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Elizabeth Oldfield: How I managed to stop myself pinging around

23 May 2024

Resist distractions in modern life to stay focused on what matters, Elizabeth OIdfield advises


WHEN I was 22, I went skiing and shattered my left leg, coming home after a helicopter rescue and five days in a French hospital with 21 pins in my tibia and three in my fibula.

Four months into my first six-month BBC contract, I was facing a long recovery period with no idea whether I’d still have a job at the end. I couldn’t weight-bear at all for months, and so washing myself, shopping for food, or carrying cups of tea from one room to another was impossible. After two days of sobbing alone in my flat with a caffeine-withdrawal headache, I moved back home with my parents.

It was a record-scratch pause in the Sex and the City-soundtracked film montage in my mind. My London friends carried on going to the theatre and out for drinks on the South Bank, while I watched back-to-back episodes of America’s Next Top Model in my magnolia childhood home. My recovery lined up coincidentally with a flurry of family funerals. None were for people I was very close to, but I was struggling to look after myself, so had to go along. Wheeled into churches and crematoria by my parents, blurry with pain and frustration, I observed the strange rite from a distanced, anthropological perspective. Whereas most people in their twenties can go years or decades without hearing a eulogy, I listened to a decent sample in the course of a few weeks.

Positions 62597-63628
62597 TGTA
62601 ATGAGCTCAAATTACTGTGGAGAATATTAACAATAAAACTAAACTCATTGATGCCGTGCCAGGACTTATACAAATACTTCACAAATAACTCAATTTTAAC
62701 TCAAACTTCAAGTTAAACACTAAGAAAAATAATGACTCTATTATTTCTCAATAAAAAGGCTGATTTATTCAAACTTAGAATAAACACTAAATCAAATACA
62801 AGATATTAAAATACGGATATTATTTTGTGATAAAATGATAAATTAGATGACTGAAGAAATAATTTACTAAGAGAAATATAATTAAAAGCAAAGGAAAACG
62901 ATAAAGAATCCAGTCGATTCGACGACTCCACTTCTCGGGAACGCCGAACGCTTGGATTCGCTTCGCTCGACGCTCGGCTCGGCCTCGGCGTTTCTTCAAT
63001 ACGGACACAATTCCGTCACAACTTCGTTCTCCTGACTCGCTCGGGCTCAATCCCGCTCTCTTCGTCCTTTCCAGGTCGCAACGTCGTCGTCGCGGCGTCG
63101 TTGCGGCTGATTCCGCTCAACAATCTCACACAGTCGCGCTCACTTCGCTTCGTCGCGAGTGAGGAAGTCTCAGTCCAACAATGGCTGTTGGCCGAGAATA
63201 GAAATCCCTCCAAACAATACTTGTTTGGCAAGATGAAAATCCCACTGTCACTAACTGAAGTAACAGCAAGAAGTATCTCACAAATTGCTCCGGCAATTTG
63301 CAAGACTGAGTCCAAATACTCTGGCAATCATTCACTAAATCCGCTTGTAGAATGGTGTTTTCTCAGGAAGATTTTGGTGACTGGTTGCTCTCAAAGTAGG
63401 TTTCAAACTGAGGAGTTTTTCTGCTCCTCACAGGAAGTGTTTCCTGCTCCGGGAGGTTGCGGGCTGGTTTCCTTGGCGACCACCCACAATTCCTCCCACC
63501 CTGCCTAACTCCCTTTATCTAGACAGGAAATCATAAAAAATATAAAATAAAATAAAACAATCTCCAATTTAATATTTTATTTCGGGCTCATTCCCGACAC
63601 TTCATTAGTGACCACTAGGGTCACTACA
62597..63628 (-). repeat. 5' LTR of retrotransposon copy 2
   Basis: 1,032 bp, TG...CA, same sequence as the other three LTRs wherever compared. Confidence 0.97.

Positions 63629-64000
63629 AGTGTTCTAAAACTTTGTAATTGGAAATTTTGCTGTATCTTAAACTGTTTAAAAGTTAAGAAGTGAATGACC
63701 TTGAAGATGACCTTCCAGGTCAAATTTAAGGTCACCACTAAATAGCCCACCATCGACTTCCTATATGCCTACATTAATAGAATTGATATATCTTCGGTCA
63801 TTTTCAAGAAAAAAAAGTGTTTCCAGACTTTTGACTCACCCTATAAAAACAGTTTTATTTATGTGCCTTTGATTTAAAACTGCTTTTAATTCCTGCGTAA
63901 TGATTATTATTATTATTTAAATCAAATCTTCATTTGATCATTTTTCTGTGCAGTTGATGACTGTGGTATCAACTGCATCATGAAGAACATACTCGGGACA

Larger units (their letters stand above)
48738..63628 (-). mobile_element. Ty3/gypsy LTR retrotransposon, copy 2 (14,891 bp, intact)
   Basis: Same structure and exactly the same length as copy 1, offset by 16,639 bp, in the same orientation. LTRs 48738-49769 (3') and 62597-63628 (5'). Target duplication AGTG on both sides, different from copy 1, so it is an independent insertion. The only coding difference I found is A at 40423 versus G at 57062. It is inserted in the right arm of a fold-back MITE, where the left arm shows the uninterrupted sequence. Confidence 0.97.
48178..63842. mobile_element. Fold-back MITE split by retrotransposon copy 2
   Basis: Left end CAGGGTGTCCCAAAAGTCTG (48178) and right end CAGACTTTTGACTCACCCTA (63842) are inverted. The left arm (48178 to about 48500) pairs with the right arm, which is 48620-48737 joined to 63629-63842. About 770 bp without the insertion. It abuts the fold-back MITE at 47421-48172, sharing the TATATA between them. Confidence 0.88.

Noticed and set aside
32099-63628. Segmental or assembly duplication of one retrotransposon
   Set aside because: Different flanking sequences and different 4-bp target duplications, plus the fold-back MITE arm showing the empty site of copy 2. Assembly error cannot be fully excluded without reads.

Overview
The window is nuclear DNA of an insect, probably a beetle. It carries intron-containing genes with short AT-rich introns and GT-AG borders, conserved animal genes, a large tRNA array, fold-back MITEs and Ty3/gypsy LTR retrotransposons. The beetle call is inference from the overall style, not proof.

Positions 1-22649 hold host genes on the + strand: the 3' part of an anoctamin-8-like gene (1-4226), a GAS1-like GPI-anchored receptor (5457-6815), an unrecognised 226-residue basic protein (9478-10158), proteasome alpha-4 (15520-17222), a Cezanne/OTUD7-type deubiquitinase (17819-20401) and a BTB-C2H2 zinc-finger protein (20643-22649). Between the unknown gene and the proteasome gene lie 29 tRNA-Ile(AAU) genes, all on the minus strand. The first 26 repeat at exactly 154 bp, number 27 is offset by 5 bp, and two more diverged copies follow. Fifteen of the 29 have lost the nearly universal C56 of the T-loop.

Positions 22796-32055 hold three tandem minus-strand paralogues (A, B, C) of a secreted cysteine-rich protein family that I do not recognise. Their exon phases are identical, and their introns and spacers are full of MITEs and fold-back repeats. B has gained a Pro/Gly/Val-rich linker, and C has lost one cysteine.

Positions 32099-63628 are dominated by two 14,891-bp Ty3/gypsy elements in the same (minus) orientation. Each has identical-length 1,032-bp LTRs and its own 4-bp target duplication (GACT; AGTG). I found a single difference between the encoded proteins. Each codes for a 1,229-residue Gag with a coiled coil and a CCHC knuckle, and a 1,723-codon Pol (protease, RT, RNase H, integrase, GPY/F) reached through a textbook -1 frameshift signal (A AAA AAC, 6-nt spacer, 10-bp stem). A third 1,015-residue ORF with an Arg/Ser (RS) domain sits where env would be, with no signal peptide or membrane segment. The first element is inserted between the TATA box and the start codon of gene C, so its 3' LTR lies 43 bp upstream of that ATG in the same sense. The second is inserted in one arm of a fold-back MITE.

David Brooks is right about eulogies. They are a distillation of our philosophy of the good life. The things people choose to say (and not say) about a dead person seemed, through my opiate haze, to be telling me something important. No one spent much time talking about jobs. A brief factual list, but mainly in reference to what the person had meant to colleagues. If their work had left a legacy of compassion or creativity, it might get more than a mention, but only rarely.

Some of the dead were successful, some ordinary, some attractive, some not, but these things did not crop up. The focus of the eulogies was relentlessly relational. What was left of a person was their imprint on others, as a friend, child, neigh­bour, colleague, parent, partner, community volunteer. How much they cared, how they showed up. How well they loved.

After the third funeral, I sat in an armchair with a Thermos of tea that I’d made in the kitchen and crutched through to the lounge in a backpack, and wrote in my prayer journal: “I don’t want to get distracted by ambition and being impres­sive. I want the focus of my life to be relationships.”